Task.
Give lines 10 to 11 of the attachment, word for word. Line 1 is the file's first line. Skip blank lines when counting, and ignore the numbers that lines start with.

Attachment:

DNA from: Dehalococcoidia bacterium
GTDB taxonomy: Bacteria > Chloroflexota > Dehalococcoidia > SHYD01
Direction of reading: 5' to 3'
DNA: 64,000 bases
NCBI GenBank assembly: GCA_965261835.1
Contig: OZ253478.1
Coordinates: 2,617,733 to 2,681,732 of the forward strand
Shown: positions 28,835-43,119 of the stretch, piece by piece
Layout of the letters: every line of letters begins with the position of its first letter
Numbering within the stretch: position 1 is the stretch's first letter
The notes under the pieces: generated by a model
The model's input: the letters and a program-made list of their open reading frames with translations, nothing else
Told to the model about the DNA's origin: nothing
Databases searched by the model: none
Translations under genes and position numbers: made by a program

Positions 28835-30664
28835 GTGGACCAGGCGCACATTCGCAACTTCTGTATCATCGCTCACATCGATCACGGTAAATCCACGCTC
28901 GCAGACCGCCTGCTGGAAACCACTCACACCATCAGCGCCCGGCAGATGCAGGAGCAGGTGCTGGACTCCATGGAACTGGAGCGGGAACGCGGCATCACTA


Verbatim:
Numbering within the stretch: position 1 is the stretch's first letter
The notes under the pieces: generated by a model